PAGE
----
If the employee is unable to return to campus due to childcare constraints, they should be referred to the Office of Human Resources Benefits Department to explore whether they are eligible for any leave under university policy, including the Families First Coronavirus Response Act, FFCRA.
Effective at the start of the pay period beginning June 29, 2020, ASU will begin limiting the use of FFCRA leave time for parents who are unable to work due to the closure of a school or childcare facility because of COVID-19, as provided in the FFCRA. While the FFCRA provides for up to 12 weeks of leave at 2/3 pay, ASU will pay the first two weeks at 100% pay and the remaining 10 weeks at 2/3 pay. An employee must be employed for at least 30 days to be eligible for the additional 10 weeks of paid leave. The employee will need to complete an attestation providing information, including the name of the child and the school or care provider.
Employees who have other on-site working concerns
Supervisors should explain what the University is doing to ensure a safe working environment. Find more information in the campus facilities plan. If the employee does not indicate that they have a medical condition or are in a high-risk category, they will need to return to work.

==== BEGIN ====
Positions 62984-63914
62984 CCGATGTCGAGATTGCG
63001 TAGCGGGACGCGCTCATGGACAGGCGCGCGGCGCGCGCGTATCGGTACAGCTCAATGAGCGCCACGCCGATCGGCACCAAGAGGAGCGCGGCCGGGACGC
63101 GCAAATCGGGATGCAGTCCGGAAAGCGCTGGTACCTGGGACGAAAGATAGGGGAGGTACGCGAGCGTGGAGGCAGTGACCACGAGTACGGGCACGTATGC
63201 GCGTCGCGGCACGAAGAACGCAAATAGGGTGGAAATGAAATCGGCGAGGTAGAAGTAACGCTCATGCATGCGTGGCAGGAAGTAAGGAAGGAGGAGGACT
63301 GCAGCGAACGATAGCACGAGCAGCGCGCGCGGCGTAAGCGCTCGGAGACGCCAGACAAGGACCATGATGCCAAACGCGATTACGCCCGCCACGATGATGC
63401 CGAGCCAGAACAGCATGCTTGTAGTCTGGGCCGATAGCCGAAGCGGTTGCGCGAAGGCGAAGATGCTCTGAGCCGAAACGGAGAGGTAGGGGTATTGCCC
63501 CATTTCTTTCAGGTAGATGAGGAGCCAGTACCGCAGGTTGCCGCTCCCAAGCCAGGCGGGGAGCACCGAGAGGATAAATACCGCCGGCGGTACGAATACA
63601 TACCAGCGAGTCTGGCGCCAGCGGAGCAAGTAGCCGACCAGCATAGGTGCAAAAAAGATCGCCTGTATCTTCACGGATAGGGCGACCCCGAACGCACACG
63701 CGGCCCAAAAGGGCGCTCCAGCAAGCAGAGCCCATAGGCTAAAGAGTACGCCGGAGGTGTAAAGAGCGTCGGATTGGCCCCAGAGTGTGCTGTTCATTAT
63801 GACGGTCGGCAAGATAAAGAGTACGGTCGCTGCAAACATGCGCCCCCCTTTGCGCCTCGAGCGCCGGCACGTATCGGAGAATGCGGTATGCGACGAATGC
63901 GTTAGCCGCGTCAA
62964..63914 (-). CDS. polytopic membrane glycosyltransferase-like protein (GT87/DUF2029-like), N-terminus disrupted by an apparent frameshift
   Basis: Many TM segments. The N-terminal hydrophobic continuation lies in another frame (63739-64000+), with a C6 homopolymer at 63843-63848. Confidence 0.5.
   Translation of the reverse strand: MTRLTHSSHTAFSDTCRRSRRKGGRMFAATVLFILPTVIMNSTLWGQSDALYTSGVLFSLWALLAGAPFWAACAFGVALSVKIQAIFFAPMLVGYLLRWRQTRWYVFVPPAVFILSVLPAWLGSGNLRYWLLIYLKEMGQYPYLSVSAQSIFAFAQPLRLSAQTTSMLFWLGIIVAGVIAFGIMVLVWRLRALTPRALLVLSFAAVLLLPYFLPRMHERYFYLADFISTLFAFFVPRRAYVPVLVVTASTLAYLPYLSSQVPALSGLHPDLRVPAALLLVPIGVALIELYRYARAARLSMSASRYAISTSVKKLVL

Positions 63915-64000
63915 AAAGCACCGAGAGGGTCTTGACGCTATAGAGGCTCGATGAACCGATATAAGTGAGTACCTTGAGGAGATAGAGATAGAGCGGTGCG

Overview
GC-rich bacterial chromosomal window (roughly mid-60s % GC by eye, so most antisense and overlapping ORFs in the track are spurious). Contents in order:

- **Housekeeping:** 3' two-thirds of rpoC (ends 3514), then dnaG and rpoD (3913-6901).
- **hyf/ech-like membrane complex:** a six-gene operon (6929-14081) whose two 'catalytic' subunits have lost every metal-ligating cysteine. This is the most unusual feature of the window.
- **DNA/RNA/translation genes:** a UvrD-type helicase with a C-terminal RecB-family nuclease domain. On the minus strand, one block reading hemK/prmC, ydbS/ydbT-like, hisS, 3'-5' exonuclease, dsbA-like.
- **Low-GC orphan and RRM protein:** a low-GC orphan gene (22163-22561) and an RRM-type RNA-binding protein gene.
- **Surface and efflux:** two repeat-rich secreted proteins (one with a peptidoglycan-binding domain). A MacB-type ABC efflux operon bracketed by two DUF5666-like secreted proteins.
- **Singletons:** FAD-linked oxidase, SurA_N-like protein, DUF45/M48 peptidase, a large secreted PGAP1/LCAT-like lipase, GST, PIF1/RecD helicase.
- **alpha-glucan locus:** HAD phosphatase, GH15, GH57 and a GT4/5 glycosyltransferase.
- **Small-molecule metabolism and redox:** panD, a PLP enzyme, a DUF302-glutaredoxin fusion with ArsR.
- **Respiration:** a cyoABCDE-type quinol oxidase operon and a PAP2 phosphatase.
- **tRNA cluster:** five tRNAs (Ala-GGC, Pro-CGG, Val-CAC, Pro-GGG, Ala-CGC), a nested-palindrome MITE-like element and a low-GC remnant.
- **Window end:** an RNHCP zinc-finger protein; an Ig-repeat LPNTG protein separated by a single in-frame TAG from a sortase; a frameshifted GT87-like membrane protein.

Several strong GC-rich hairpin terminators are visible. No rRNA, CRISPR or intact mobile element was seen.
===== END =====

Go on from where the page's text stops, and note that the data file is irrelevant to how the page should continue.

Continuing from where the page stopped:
Employees who have concerns about ASU health and safety guidelines, or have a concern with a member of the ASU community not following health and safety guidelines
Supervisors should address concerns. If further assistance is needed, please contact your designated Office of Human Resources Partner.
If a student worker is diagnosed with COVID-19 or has symptoms of COVID -19 and is awaiting test results contact Health Services at 480-965-3349 during office hours and the Dean of Students Office on your campus.
Please refer to ASU’s Families First Coronavirus Response Act time reporting process guide for guidance on how to report time if the student is unable to work. Any reporting under these FFCRA guidelines will not have an impact on sick leave or vacation leave balances. If student workers can work remotely while recovering from home, they may do so.